Colonoscopy

What is a colonoscopy?

A colonoscopy is a procedure to view the inside of the rectum and colon, all of the large bowel and the lower part of the small intestine.

This routine exam is usually done as an outpatient procedure and is administered by a trained gastroenterologist using a colonoscope. A colonoscope is a long, thin, flexible tube with tiny camera and light on one end that relays information to a video monitor.

Why get a colonoscopy?

A colonoscopy is a safe and effective way to monitor gastrointestinal (GI) health and to check for diseases of the colon.

Currently, a colonoscopy is the best defense against colorectal cancer as the most helpful tool in early detection.

A colonoscopy is also done to find irregularities in the intestines, to treat or remove polyps that may be present, or to further look for microscopic evidence of disease through a biopsy taken during the procedure or to treat GI issues.

Colorectal cancer is the second leading cause of cancer deaths in the U.S., and is the third most common cancer in both men and women. Early detection through a colonoscopy could save your life.

 

 

Polyps image

Polyps are small growths on the inside wall of the rectum or colon that may become cancerous.

 

When should I get a colonoscopy?

It is recommended that anyone over the age of 50 have a colonoscopy. For anyone that has a family history of colon cancer, screenings should start earlier. Speak with your provider about when to start regular screenings if you have a family history of colon cancer.

You should also ask your healthcare provider about a colonoscopy if you've experienced any of the following:

  • Blood present in stool
  • Change in bowel habits
  • Prolonged rectal pain
  • Prolonged stomach pain
  • Inflamed colon as determined by a CT (computerized tomography) scan

How do I prepare for a colonoscopy?

Before a colonoscopy is administered, proper bowel preparation to thoroughly clear all stool is required. Your doctor will provide you with the needed preparation, which can be done at home prior to the colonoscopy.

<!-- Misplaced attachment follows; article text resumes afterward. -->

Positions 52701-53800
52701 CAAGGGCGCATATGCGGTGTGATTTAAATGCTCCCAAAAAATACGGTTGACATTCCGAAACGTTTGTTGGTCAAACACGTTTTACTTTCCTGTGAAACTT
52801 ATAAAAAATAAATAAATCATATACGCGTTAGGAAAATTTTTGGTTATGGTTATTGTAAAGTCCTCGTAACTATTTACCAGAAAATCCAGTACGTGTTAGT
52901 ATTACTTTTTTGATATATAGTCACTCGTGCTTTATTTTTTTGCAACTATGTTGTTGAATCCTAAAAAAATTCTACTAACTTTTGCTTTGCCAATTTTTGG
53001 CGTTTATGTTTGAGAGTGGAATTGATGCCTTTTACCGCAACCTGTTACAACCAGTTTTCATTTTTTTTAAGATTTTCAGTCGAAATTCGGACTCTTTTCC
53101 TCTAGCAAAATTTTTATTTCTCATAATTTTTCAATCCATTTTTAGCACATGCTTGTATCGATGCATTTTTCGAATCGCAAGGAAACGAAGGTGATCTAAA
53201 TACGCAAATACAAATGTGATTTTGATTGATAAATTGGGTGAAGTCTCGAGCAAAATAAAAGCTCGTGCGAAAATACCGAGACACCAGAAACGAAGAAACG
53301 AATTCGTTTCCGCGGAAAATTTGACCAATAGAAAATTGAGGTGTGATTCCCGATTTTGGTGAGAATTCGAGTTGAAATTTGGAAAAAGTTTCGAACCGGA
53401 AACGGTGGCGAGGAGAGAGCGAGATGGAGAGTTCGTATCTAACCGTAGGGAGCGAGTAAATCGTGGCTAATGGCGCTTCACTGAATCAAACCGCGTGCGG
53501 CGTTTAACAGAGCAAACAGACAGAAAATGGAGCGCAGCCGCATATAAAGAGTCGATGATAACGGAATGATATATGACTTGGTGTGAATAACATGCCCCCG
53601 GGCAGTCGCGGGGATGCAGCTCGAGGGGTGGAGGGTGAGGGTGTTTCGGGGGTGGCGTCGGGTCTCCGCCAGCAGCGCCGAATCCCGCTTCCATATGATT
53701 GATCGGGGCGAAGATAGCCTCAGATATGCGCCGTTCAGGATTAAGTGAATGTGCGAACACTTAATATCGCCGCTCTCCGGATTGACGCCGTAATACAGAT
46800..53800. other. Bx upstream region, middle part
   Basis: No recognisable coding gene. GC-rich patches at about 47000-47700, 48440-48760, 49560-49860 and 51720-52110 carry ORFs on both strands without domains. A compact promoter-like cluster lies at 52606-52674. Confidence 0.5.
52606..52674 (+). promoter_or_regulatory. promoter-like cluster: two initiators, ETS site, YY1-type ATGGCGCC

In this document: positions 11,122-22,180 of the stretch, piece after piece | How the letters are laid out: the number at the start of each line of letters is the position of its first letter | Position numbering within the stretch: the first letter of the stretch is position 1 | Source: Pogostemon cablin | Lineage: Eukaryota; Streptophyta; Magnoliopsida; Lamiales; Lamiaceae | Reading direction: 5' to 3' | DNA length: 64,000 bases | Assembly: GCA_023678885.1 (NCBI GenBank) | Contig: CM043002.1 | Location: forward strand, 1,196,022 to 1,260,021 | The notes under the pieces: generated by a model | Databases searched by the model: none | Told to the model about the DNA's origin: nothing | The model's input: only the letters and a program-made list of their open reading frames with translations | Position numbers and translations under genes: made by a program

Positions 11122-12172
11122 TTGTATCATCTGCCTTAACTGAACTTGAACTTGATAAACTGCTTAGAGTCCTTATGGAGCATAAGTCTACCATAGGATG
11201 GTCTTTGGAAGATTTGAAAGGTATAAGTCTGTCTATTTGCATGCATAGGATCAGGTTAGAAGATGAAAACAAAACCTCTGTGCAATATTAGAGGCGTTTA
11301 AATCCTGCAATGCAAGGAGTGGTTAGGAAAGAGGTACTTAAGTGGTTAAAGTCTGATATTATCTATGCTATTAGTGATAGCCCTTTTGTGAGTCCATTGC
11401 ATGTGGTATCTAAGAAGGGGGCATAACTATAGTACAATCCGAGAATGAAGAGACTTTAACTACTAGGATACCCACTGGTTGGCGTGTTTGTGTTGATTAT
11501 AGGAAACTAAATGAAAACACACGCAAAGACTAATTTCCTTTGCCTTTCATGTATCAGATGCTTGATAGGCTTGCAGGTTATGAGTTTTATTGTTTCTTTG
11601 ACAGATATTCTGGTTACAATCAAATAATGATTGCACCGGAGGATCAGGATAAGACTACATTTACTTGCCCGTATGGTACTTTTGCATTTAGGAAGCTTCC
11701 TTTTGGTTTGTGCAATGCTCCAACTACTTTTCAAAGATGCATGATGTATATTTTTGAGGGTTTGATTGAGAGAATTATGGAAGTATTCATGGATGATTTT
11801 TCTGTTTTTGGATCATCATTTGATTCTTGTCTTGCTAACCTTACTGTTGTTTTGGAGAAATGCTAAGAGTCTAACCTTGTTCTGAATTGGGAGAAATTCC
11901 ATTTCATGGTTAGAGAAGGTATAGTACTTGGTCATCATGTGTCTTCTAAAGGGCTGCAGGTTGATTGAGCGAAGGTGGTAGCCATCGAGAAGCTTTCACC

What happens during and after a colonoscopy?

Before you undergo the exam you will be mildly sedated to ease anxiety or discomfort. Lying on your side, the gastroenterologist will insert the colonoscope into the rectum, moving it throughout the colon. If any abnormalities (polyps) are found, a biopsy (removing a small amount of tissue for later examination) may be taken. This is painless.

The exam takes less than an hour and is done as an outpatient procedure. Because of the sedation, patients will be unable to operate machinery or a motor vehicle for 8 hours after completion of the exam. Patients are required to have a responsible advocate on hand to assist in their departure.

After the colonoscopy, some patients may experience bloating. However, this quickly remedies itself and most patients are back to eating a regular diet and feeling normal within day's end.

 

Make an Appointment

Schedule your colorectal cancer screening by calling Bridgton General Surgery at 207-647-4234.

Visit Bridgton General Surgery practice page.


Additional Resources

To learn more about colorectal cancer, we urge you to visit these websites:

American Cancer Society

WebMD

MedlinePlus

Centers for Disease Control and Prevention

Cancer.Net